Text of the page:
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  • Writer's picturesenja foster

Making Sense of an Emotional Trigger

Updated: Jul 14, 2021

“I don’t know why I was suddenly so anxious, (the situation) wasn’t that bad”

This is a common observation I hear from my clients…a triggered emotion can be anything intensely experienced in an extremely quick amount of time, whether it’s anxiety, anger, fear, etc. My clients try to understand why they felt the way they did in the moment and when the solution isn’t available, sometimes self-judging thoughts creep in: “I shouldn’t have felt that way,” or, “What’s wrong with me?”

Nothing is “wrong” with them, or you:

Let’s describe the brain in the most fundamental terms (keep the following as your baseline for thinking about how and why you feel and think the way you do, whether it’s “positive” or “negative”):

Your brain’s ONLY function is to make sure you keep living. That’s it.

You have the spectrum of emotions you need for this purpose. Emotions such as shame, anger, fear, anticipation, and disgust protect you from perceived danger. Curiosity, love, joy, trust, even sadness...all serve to connect you with other human beings (these emotions developed when our ancestors realized survival was easier if we moved in groups).…what amazing creatures we are. You need all of your emotions, repeat, ALL of them in order to make your life on this planet rich with interactions, adventures, and experiences that you are entitled to…simply because you’re human.

Now, sometimes the brain’s wiring can be a bit “off.” Here’s an example: Your brain goes into anxious mode one morning while you’re making coffee, because your partner mentions your second cousin twice removed (who punched your arm when you were 6 so badly you had a bruise for a week and afterwards you were terrified of him/her/them for years). Today, even as an adult, every time this cousin is mentioned you feel a rush of fear and your stomach clenches.

When you get emotionally triggered, your limbic or “emotional brain” responds and fires a warning…you feel a flood of intense emotion that travels down to your body and together, your amazing mind + body puts you in prime fight, flight, or freeze mode. You might notice sometimes when you’re triggered you have shaky legs or arms…(this is the experience of your ancestors at work: what they learned about how to get out of danger was passed down to you and your reaction in this moment tells us your brain and body are doing exactly what they were trained to do). When you get triggered by the mention of second cousin twice removed, your brain wants you to get away from danger so it gives you excess energy to run away…kind of cool when you really stop to think about how your body takes care of you!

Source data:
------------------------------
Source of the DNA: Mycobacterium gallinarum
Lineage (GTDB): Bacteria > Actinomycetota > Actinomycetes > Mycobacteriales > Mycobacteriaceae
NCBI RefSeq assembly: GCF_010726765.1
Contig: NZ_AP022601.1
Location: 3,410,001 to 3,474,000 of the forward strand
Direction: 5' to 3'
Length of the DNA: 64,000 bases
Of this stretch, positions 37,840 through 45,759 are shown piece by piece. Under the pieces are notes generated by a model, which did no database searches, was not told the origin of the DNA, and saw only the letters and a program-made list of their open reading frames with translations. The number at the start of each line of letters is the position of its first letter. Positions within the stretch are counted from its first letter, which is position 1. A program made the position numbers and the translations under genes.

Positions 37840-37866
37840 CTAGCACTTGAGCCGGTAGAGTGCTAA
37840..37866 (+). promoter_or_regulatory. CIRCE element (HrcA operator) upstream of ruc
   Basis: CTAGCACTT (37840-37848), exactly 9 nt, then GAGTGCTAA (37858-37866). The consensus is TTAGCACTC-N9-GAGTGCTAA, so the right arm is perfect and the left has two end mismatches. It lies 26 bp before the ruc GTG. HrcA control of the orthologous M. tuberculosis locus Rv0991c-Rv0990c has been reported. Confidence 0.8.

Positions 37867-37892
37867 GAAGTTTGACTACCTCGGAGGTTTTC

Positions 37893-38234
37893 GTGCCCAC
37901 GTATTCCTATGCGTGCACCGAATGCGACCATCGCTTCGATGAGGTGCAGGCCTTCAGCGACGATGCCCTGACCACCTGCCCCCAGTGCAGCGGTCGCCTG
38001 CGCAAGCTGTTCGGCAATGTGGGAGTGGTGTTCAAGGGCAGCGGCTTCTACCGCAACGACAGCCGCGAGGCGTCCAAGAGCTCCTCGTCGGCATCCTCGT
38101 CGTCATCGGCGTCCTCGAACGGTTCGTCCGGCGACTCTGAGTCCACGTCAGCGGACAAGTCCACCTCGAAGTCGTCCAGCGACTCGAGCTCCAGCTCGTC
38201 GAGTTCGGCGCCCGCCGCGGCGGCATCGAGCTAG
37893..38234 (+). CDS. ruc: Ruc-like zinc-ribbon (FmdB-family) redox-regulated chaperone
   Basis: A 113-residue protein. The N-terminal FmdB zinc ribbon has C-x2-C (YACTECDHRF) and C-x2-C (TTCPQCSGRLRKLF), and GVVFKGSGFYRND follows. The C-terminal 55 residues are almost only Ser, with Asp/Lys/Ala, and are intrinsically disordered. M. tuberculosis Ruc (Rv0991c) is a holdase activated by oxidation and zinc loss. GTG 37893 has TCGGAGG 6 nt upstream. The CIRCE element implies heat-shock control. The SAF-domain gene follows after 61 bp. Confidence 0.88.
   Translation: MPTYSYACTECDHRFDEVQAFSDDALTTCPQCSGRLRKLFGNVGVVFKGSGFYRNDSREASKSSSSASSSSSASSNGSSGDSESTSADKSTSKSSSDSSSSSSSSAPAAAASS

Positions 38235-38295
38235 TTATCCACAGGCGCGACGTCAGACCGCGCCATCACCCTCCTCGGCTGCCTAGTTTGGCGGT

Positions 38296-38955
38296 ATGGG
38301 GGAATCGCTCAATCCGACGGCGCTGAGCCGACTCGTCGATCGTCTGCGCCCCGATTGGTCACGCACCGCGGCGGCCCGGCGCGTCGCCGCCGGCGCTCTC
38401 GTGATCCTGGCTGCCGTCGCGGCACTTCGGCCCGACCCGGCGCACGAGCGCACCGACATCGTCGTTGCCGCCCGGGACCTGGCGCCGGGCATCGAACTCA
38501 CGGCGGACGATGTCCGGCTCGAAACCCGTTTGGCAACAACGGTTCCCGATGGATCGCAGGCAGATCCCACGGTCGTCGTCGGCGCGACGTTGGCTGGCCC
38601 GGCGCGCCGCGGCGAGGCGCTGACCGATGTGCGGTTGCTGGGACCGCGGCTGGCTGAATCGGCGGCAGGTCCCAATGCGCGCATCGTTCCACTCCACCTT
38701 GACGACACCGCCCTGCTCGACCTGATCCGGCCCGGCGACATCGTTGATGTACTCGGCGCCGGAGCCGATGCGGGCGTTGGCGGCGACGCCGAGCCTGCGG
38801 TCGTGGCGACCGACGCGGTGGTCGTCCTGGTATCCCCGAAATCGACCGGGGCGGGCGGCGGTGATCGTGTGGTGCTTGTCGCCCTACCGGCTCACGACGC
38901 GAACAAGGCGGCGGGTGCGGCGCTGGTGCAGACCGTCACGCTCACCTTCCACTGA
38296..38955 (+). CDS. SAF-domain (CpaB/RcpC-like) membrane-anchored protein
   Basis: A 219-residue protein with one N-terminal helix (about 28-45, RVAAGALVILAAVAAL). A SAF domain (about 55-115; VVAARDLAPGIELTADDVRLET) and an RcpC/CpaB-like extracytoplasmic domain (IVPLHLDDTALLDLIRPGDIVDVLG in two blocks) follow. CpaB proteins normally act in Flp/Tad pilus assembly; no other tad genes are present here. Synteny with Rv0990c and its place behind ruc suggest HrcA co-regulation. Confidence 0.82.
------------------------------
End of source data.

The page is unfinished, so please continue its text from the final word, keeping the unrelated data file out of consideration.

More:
The experiences you had in your life recorded by your brain as a significant danger may have been “glued in” if cortisol and adrenaline rushed in at high levels when the original event occurred. These chemicals are absolutely necessary because they help your brain to get your body to react as quickly as possible. They work together to increase your heart rate, narrow your arteries, and force your blood to quickly pump through your body…hence, when there's a perceived threat today you have the excess energy you need to dodge the proverbial lion jumping out at you (thank you ancestors!).

Sometimes, that alarm wiring in your limbic brain is a bit "off" because it stored a memory when it had the perfect trifecta of: intensity of event + levels of cortisol/adrenaline + #of previous similar/associated experiences. This means, some situations make your brain feel as though you're experiencing the same dangerous event whether you really are or aren't: your emotional brain "sees" it as the same level of danger as the original event…but consider if we go back to your cousin…the present day reality is:

You’re not a child anymore, now you’re an adult and can protect yourself (in fact, your cousin is actually kind of cool as an adult and working as a volunteer to protect the planet)…your triggering tells us your “emotional brain” doesn’t currently “plug in” to the updated information…it operates from your 6 year old self.

What do you do about that???

You need to update your alarm system. This happens when your brain can emotionally hook into all the experiences that tell you (for example) that your cousin has sincerely apologized many times since you were 6, you have countless memories of protecting yourself by setting healthy boundaries with people, you have a black belt in kickboxing!….this reinforcement thinking has to be proactive, like you’re going to the mental gym and doing workouts.

Talk therapy is a great way to have support and guidance to help you learn tools customized for you (we don’t all respond the same way to coping strategies and interventions because our brains develop ways or styles of processing information unique to each of us).

EMDR is another option…I often tell people talk therapy is awesome: (when you find the right therapist, it can be a life-changing piece of your journey) it's like a faucet that allows the water out in a slow stream…EMDR is like turning that faucet on full-blast and clearing out the pipe. For more detailed information about EMDR, you can look at the link here: as well as explore:

Whichever approach feels right to you, resolving these triggers will “dial down” the intensity of the emotions that flood you—your feelings aren’t the enemy, your brain just needs updating with your most current information to use your emotions properly. With this recalibration, you can live your very best life.


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